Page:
#79 Different levels of Data Models

There is a logical connection between the core business processes and the information systems themselves, although not everyone may think so. The three different levels of data modeling are discussed below, through which flows from business needs to the table structure of an individual database. It should be noted that although the work is divided into levels and logical steps, these can all be accomplished by the same team and in a single session. In many cases, for example, through dialogue, this is very effective and sensible, but in larger environments, of course, it may not make sense to use senior business management time for all of these steps.


The top-level data model work is done with the Business Data Model, which describes how a company's core processes, different businesses, and the data needed to manage, improve, and analyze them. In practice, therefore, thinking goes into breaking down business functions and process parts into data needs, that is, what data is needed in a particular business and why. Understandably, this work cannot be planned from a business perspective if the owner for this matter or level is a technical person and not responsible for the business.


The Business Data Model is then processed into the Logical Data Model layer, where the data requirement in the previous section is formulated into a structured and complete data model. At a very practical level, this means combining different data sources and database tables and different records into a complete map of how these all relate an are interconnected to each other. A practical example of this could be an understanding of how customer data includes a customer number that combines purchases, customer requests, and complaints into a complete data structure. Perhaps the biggest challenge in this job is that the person in charge of this needs to have a good understanding of the business and also some level of information systems. We think a person with a degree in economics is a very potential option for this.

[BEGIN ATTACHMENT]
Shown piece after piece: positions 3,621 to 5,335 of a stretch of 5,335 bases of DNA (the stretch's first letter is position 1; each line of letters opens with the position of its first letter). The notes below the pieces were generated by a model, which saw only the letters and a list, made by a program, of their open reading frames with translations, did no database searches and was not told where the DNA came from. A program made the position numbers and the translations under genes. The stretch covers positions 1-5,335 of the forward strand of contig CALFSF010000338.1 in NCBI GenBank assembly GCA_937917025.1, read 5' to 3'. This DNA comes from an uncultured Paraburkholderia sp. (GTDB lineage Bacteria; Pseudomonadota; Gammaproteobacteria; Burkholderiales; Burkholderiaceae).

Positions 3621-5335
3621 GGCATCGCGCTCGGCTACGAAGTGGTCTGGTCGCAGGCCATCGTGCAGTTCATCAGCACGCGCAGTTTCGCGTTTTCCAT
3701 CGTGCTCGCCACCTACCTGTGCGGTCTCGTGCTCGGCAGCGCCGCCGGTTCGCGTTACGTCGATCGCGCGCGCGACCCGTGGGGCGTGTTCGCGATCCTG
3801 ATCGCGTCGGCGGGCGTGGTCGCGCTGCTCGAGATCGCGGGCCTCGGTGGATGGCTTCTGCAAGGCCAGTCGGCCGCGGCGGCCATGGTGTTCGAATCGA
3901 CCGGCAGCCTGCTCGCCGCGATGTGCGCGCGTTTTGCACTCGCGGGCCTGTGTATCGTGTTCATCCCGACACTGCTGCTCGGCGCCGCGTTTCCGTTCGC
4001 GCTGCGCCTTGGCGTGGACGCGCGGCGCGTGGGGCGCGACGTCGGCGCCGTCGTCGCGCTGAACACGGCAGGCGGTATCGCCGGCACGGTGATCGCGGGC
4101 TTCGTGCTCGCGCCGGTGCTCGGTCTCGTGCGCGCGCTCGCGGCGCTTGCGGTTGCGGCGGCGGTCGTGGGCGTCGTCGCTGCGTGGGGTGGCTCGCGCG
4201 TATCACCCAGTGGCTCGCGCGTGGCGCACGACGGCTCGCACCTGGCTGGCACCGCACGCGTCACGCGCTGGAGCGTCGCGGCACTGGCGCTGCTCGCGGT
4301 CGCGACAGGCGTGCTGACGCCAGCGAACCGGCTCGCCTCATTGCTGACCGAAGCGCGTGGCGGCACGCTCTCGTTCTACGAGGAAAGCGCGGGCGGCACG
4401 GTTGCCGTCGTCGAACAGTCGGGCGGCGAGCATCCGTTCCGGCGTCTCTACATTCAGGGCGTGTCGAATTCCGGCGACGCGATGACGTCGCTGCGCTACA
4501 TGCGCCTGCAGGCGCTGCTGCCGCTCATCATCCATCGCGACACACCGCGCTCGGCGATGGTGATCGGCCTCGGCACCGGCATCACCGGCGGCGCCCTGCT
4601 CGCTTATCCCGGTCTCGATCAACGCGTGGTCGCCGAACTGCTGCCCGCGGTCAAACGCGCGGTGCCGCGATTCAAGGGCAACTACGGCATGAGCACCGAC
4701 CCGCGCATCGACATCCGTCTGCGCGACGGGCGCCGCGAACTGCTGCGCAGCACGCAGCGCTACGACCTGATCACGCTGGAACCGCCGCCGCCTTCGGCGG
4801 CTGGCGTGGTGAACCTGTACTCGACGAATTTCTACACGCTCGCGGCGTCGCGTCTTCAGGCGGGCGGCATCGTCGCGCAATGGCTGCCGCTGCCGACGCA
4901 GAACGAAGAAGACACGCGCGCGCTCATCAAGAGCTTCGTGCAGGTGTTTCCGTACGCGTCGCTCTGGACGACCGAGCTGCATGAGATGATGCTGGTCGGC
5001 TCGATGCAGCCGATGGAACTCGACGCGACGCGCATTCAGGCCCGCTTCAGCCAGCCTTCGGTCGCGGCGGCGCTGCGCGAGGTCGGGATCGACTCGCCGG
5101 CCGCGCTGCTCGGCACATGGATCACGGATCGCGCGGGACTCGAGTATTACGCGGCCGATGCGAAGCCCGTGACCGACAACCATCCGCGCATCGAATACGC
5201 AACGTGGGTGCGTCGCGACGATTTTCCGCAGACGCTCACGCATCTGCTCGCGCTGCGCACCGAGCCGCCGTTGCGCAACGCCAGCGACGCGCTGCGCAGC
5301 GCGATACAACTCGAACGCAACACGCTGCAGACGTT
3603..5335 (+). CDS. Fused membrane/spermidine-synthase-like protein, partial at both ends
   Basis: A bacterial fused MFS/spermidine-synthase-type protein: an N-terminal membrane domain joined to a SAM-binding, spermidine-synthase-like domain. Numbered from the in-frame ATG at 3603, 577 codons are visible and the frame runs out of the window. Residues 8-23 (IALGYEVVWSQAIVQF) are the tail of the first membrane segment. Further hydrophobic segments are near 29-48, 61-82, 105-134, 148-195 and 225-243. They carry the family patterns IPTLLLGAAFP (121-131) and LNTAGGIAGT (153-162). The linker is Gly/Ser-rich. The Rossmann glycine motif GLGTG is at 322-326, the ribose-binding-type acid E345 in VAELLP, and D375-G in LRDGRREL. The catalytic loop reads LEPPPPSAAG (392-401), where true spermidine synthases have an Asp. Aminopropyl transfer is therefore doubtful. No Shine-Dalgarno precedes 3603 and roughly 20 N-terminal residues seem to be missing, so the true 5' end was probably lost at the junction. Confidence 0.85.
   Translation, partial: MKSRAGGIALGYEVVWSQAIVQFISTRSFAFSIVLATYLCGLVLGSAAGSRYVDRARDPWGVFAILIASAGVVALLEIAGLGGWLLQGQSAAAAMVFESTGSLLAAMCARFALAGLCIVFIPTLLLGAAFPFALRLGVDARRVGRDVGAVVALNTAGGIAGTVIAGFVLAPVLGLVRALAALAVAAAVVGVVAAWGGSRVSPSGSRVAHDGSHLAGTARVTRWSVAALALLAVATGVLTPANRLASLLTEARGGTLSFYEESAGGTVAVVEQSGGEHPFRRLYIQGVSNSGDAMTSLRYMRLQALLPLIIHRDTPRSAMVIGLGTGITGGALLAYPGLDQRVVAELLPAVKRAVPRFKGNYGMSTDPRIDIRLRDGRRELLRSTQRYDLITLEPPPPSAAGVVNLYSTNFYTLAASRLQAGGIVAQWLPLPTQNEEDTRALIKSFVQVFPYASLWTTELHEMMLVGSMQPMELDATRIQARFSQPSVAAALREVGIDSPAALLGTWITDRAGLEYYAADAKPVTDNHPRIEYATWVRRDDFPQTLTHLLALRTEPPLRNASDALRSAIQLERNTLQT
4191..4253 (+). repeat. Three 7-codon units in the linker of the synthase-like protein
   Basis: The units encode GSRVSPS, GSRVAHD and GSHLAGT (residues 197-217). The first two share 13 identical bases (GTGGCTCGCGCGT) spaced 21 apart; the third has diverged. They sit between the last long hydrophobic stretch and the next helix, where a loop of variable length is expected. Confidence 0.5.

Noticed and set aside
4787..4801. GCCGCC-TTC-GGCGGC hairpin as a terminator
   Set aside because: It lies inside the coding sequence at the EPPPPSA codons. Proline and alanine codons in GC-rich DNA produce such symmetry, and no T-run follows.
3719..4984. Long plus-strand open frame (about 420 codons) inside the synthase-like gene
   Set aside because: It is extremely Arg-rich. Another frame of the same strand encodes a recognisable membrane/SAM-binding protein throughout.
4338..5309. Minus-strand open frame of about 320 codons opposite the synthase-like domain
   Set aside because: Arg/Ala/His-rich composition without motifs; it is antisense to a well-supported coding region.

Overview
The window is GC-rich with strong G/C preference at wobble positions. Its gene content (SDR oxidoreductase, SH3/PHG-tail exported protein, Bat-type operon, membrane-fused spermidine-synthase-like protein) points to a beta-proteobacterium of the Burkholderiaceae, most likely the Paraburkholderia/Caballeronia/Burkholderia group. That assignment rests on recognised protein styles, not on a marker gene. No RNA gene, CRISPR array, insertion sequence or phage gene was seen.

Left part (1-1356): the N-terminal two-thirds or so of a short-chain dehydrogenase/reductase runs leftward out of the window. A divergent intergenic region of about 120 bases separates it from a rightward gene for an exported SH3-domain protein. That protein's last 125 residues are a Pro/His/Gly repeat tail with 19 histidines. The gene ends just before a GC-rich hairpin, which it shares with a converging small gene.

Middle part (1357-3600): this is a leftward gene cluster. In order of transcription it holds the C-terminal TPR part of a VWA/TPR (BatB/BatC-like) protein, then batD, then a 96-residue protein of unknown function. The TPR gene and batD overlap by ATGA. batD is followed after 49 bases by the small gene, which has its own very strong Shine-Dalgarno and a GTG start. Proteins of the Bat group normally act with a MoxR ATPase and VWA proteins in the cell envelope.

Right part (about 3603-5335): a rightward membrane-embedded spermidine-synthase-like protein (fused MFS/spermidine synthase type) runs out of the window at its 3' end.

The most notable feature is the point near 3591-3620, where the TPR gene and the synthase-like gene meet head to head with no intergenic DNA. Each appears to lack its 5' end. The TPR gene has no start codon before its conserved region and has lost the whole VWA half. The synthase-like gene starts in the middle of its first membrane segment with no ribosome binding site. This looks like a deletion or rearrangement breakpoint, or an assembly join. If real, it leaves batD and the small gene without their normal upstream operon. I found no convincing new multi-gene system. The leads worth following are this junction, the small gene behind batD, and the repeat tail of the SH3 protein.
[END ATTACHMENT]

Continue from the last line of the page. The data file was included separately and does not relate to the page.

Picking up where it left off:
The third level after the two upper levels is the Operational Data Model, which implements the Logical Data Model plan for practical IT solutions for databases, interfaces, and various information systems. This, in turn, is a purely technical measure, in which case it is natural for this implementation to be carried out by an information system architect or the like.


One of the best practical guidelines for organizing this work and forming responsibilities is to appoint an Information Architect to be in charge of the whole. If you stop to consider this three-tier model, you immediately understand the importance of the enterprise architecture, and it is important to note that the pioneers of the data economy have an information architect as part of the overall architecture. Many companies have people in charge of process architecture, business architecture, and system architecture, but information architecture is ignored. Here is a great place for you to stand out!